A little lighter, I emerged from the woods and rejoined the path. There were a group of four runners in yellow club vests coming down the hill and I wanted to stay ahead of them for the sole reason that we’d clocked one of them before the race, a man with an incredibly hairy back, and Matt had said that I would finish just behind him, breathing in a mouth full of back hair. I did not want to do this.

Soon I was back in the woods. The route didn’t seem very well marked and I wondered if I was going the right way, but I was running with another girl, taking it in turns to struggle with gates. I finally knew we were on the right track as we came to a set of stairs. Stairs in the woods. Just over 10 miles in. Think about it.

I hauled myself up the stairs, very very slowly. There were nettles growing next to the handrail so I didn’t want to use that, and these bloody stairs just went on and on. At the top, my tired little legs battled through a farm, where someone asked if anyone knew how to ride a cow, and three enormous geese eyed us up.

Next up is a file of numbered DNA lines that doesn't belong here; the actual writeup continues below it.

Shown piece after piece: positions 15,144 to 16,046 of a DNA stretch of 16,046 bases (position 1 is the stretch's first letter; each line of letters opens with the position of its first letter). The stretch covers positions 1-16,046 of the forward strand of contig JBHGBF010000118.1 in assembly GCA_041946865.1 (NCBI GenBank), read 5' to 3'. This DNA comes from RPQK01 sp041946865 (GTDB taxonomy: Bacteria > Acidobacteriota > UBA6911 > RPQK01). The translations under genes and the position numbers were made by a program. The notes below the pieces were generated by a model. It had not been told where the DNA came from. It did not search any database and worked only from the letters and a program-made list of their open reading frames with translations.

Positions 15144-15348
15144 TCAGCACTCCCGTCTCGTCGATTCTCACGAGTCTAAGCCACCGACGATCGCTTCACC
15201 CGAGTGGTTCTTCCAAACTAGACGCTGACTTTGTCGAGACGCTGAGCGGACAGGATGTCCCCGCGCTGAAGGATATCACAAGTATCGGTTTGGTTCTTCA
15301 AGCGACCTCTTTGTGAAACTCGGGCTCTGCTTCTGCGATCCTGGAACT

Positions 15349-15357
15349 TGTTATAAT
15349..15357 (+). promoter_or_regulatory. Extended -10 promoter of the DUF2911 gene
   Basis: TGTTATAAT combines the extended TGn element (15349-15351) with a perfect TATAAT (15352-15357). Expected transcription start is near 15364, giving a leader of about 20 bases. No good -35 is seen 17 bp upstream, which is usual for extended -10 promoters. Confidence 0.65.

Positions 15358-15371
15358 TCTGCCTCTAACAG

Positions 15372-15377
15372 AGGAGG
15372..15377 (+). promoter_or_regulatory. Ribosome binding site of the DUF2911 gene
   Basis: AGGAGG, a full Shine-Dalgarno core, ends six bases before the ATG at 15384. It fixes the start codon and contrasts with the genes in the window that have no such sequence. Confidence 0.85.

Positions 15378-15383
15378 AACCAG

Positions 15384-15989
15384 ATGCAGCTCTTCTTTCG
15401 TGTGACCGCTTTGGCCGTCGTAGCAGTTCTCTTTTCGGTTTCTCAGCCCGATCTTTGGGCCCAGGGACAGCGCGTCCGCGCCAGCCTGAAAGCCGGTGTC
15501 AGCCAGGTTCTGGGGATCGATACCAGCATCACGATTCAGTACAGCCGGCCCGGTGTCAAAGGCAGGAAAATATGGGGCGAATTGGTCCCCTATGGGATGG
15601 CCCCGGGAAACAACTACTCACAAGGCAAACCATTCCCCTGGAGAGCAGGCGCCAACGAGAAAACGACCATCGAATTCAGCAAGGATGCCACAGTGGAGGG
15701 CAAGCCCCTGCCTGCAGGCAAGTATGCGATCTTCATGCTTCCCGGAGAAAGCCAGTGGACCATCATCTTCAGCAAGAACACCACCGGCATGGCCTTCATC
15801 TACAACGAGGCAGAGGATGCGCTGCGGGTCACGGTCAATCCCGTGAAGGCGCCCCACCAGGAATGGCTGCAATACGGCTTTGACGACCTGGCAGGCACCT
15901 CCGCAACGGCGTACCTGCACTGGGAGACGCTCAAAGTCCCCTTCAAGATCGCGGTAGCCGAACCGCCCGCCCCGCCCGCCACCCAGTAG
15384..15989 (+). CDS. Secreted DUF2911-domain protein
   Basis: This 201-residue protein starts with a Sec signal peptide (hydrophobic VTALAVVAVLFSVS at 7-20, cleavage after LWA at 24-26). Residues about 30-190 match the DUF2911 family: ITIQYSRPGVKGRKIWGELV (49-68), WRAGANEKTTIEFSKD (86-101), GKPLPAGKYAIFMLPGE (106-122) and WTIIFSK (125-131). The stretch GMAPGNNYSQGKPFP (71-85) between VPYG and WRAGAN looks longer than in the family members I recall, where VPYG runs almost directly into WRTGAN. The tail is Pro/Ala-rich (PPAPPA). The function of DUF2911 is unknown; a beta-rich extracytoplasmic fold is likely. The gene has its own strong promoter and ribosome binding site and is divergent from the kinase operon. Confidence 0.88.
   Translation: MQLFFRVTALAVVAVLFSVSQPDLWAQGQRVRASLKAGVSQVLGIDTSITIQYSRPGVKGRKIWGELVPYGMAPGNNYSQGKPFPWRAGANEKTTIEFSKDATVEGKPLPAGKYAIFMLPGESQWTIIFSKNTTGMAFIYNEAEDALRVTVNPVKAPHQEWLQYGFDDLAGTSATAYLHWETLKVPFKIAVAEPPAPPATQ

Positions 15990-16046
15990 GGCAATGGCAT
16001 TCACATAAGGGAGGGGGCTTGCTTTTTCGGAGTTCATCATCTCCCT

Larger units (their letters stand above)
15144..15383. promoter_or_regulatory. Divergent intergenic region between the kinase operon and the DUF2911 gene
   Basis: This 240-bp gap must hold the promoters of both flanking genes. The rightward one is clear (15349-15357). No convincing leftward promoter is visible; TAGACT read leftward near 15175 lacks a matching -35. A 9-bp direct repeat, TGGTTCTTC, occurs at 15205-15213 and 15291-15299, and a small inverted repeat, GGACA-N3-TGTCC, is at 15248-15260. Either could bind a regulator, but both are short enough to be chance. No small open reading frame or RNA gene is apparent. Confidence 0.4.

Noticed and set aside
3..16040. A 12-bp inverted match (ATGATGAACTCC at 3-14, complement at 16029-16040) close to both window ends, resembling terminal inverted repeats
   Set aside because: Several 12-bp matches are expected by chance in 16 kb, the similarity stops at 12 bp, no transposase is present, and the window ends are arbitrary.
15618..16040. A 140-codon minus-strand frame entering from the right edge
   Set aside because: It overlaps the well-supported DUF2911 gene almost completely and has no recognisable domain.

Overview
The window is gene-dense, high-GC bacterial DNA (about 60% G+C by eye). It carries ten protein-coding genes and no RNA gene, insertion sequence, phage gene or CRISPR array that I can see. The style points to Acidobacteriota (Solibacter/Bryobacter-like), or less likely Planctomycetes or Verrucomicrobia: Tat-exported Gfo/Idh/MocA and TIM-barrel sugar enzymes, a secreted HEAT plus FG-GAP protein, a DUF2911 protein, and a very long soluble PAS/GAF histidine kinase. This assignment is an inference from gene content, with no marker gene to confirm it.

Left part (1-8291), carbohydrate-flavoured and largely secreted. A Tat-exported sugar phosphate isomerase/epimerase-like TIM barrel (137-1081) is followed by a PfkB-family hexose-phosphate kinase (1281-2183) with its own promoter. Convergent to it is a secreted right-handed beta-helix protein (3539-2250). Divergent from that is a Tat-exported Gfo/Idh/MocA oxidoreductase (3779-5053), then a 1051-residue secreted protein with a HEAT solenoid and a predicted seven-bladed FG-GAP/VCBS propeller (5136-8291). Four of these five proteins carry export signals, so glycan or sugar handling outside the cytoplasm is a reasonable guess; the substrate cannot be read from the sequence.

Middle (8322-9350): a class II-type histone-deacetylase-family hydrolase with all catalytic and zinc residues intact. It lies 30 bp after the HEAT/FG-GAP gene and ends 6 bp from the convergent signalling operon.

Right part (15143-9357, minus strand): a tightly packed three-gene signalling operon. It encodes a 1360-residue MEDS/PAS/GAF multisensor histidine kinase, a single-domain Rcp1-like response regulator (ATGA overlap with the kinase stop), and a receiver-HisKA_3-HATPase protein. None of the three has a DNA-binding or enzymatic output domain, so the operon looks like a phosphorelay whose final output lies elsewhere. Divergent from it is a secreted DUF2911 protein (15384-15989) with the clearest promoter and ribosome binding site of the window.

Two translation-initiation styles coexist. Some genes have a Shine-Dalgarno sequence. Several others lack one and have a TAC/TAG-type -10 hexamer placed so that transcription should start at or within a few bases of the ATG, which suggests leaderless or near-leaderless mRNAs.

I’d been running near a man and woman dressed in purple. Earlier the woman had seemed to be encouraging the man along, but now he was cajoling her. “Think of the finish!” he said. “Think of nice cold water, think of pizza, think the medal!”

“Oh do shut up, Gary” she replied.

Matt, Lou and Ant had said they might try to come to the golf course to cheer me on there, but after crossing one road (where there was a water stop, hooray!) and then another (where a man had a bowl of jelly babies) I found myself running alongside the edge of the golf course. By now I was pretty tired and even though I had less than 2km to go, I couldn’t convince myself go any faster. It didn’t help that I was on my own, having lost my friends in purple, and that there were no signs showing where to go. I stopped at a crossroads until a dog walker pointed out the way to go. I really didn’t want to get lost, I couldn’t face running a step further than I had to.